…The Canaanite nations were punished because of their extreme wickedness. God did not cast out the Canaanites for being a particular race or ethnic group. God did not send the Israelites into the land of Canaan to destroy a number of righteous nations. On the contrary, the Canaanite nations were horribly depraved. They practiced “abominable customs” (Leviticus 18:30) and did “detestable things” (Deuteronomy 18:9, NASB). They practiced idolatry, witchcraft, soothsaying, and sorcery. They attempted to cast spells upon people and call up the dead (Deuteronomy 18:10-11).

Their “cultic practice was barbarous and thoroughly licentious” (Unger, 1954, p. 175). Their “deities…had no moral character whatever,” which “must have brought out the worst traits in their devotees and entailed many of the most demoralizing practices of the time,” including sensuous nudity, orgiastic nature-worship, snake worship, and even child sacrifice (Unger, p. 175; cf. Albright, 1940, p. 214). As Moses wrote, the inhabitants of Canaan would “burn even their sons and daughters in the fire to their gods” (Deuteronomy 12:30). The Canaanite nations were anything but “innocent.” In truth, “[t]hese Canaanite cults were utterly immoral, decadent, and corrupt, dangerously contaminating and thoroughly justifying the divine command to destroy their devotees” (Unger, 1988). They were so nefarious that God said they defiled the land and the land could stomach them no longer—“the land vomited out its inhabitants” (Leviticus 18:25).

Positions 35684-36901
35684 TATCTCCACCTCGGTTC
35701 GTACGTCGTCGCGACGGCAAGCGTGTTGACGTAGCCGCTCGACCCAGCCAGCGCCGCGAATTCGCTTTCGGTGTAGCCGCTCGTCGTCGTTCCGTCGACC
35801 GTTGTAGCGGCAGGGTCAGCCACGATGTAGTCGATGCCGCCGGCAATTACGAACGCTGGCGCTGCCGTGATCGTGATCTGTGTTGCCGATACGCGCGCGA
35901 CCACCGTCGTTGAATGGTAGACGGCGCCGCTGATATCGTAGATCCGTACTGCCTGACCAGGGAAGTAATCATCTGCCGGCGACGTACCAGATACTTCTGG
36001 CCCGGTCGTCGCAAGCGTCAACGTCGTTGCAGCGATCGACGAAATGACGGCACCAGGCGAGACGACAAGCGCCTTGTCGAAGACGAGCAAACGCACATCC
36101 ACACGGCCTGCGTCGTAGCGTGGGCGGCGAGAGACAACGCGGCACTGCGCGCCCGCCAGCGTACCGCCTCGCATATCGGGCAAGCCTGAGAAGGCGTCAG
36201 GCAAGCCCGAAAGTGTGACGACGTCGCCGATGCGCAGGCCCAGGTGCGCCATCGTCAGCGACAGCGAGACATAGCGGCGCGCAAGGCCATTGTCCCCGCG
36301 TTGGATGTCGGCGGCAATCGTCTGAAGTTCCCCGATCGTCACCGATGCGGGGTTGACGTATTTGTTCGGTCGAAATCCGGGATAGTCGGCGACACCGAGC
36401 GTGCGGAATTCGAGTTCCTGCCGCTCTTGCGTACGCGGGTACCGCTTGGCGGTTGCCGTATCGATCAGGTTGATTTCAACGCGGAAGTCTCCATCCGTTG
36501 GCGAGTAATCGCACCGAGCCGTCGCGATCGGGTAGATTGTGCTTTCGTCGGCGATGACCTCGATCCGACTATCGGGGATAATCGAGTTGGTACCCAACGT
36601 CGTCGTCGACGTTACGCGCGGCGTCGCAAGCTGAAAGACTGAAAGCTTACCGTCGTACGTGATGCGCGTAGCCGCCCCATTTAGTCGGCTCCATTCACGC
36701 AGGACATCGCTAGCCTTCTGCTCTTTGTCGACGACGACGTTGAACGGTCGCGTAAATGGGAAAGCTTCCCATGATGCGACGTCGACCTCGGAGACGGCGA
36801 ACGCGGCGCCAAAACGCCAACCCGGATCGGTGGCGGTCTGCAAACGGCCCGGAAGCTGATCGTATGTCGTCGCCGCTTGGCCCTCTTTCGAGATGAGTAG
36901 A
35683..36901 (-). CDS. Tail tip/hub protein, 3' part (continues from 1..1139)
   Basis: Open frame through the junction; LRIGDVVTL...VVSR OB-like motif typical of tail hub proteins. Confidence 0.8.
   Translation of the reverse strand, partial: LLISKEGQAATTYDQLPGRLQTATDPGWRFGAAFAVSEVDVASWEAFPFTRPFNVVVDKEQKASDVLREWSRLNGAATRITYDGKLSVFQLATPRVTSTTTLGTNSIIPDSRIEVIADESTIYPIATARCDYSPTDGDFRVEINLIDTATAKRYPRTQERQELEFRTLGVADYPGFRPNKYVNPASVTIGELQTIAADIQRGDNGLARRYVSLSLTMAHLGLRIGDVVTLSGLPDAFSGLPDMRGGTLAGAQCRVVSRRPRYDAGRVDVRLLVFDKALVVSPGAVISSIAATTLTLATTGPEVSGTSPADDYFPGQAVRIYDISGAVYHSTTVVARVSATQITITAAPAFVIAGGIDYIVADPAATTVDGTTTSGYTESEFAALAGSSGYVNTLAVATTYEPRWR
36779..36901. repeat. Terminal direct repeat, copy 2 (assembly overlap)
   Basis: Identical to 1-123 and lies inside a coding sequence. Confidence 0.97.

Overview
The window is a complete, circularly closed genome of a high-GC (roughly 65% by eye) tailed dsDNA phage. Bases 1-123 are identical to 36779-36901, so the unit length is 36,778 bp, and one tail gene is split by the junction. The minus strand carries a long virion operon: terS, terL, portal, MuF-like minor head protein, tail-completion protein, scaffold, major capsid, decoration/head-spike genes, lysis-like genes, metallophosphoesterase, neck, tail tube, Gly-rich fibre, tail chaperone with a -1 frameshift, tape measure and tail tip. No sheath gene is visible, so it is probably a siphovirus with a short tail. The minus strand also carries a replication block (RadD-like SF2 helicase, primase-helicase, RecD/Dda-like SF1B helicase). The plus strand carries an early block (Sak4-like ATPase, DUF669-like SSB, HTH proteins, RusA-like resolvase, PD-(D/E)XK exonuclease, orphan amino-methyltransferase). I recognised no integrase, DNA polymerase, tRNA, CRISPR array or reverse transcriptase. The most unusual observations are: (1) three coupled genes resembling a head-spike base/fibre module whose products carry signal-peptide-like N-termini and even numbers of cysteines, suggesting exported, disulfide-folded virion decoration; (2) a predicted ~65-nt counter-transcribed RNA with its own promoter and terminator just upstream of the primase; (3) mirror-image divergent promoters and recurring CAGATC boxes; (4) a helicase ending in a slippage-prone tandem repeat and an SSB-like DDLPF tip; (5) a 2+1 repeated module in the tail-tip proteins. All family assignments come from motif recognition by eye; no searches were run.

The Longsuffering of God

Unlike the foolish, impulsive, quick-tempered reactions of many men (Proverbs 14:29), the Lord is “slow to anger and great in mercy” (Psalm 145:8). He is “longsuffering…, not willing that any should perish but that all should come to repentance” (2 Peter 3:9). Immediately following a reminder to the Christians in Rome that the Old Testament was “written for our learning, that we through the patience and comfort of the Scriptures might have hope,” the apostle Paul referred to God as “the God of patience” (Romans 15:4-5). Throughout the Old Testament, the Bible writers portrayed God as longsuffering.

Though in Noah’s day, “the wickedness of man was great in the earth” and “ever intent of the thoughts of his heart was only evil continually” (Genesis 6:5), “the Divine longsuffering waited” (1 Peter 3:20). (It seems as though God delayed flooding Earth for 120 years as His Spirit’s message of righteousness was preached to a wicked world—Genesis 6:3; 2 Peter 2:5.) In the days of Abraham, God ultimately decided to spare the iniquitous city of Sodom, not if 50 righteous people were found living therein, but only 10 righteous individuals. (4)

via http://www.apologeticspress.org/APContent.aspx?category=12&article=1630&utm_source=buffer&buffer_share=88168

This was a long post, I know, but the implications here are important. We must vigorously explain and defend the Just, long-suffering, and Righteous nature of God.